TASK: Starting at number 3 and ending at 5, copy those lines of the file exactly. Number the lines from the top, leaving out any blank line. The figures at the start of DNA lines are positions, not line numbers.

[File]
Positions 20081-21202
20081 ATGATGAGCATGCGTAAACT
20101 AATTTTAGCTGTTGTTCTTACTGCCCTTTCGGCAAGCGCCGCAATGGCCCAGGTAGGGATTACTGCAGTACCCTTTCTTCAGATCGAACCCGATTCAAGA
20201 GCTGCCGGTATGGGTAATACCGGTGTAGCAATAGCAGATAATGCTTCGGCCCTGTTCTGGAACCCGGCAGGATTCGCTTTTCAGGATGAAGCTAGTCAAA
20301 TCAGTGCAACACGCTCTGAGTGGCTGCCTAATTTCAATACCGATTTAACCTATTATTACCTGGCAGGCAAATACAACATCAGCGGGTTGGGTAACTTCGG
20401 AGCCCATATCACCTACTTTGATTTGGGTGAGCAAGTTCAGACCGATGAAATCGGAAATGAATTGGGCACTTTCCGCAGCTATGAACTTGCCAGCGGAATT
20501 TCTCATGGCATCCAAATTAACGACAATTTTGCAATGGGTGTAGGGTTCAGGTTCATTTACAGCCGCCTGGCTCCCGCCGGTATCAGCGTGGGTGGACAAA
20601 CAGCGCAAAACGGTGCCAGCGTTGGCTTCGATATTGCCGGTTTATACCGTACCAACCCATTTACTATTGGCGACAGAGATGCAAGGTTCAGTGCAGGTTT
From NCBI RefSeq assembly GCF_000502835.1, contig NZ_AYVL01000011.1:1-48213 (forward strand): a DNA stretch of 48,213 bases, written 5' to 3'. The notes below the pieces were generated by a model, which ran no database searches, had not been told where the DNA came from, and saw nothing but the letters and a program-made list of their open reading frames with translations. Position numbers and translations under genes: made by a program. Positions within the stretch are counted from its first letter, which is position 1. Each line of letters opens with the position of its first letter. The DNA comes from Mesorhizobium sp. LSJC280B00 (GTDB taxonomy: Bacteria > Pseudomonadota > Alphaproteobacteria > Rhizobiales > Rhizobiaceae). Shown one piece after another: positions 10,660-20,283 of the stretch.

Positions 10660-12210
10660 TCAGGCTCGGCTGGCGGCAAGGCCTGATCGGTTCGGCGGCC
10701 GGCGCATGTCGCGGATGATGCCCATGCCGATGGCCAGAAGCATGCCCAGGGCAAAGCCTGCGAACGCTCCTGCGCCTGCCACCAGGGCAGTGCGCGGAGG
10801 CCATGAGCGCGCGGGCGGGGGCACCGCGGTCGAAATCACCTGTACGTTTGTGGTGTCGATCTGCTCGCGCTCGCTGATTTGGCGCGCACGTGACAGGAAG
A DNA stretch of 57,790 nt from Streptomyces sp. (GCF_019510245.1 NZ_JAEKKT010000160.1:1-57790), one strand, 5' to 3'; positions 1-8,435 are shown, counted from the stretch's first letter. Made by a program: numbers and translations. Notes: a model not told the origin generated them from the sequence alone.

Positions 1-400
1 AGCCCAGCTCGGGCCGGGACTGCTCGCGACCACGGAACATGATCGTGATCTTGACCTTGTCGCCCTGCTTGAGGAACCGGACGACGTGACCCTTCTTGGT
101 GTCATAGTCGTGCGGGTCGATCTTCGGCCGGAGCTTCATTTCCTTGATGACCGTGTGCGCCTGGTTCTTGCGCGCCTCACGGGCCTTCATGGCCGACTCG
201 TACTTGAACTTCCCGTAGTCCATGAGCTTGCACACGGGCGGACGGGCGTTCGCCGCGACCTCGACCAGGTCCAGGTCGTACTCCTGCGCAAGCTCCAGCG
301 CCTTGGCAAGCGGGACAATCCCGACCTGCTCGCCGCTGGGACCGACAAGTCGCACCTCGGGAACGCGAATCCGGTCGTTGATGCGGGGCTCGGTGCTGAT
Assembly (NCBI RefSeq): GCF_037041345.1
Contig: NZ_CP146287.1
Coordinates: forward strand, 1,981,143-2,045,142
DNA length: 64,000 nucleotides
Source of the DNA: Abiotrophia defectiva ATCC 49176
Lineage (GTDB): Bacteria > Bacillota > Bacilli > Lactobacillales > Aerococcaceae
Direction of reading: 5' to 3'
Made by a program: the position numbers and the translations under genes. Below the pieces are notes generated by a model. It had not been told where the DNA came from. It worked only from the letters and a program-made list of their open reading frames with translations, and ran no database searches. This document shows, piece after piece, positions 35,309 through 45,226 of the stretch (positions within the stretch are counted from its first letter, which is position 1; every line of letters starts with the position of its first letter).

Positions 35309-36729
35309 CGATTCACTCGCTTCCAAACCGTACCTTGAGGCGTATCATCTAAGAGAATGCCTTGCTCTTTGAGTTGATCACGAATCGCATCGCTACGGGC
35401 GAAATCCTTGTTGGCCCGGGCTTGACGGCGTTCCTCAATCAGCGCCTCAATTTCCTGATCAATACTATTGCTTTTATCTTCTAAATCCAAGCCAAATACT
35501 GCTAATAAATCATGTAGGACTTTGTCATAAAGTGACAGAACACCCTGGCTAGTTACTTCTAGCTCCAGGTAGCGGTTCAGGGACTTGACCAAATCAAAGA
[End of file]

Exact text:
20101 AATTTTAGCTGTTGTTCTTACTGCCCTTTCGGCAAGCGCCGCAATGGCCCAGGTAGGGATTACTGCAGTACCCTTTCTTCAGATCGAACCCGATTCAAGA
20201 GCTGCCGGTATGGGTAATACCGGTGTAGCAATAGCAGATAATGCTTCGGCCCTGTTCTGGAACCCGGCAGGATTCGCTTTTCAGGATGAAGCTAGTCAAA
20301 TCAGTGCAACACGCTCTGAGTGGCTGCCTAATTTCAATACCGATTTAACCTATTATTACCTGGCAGGCAAATACAACATCAGCGGGTTGGGTAACTTCGG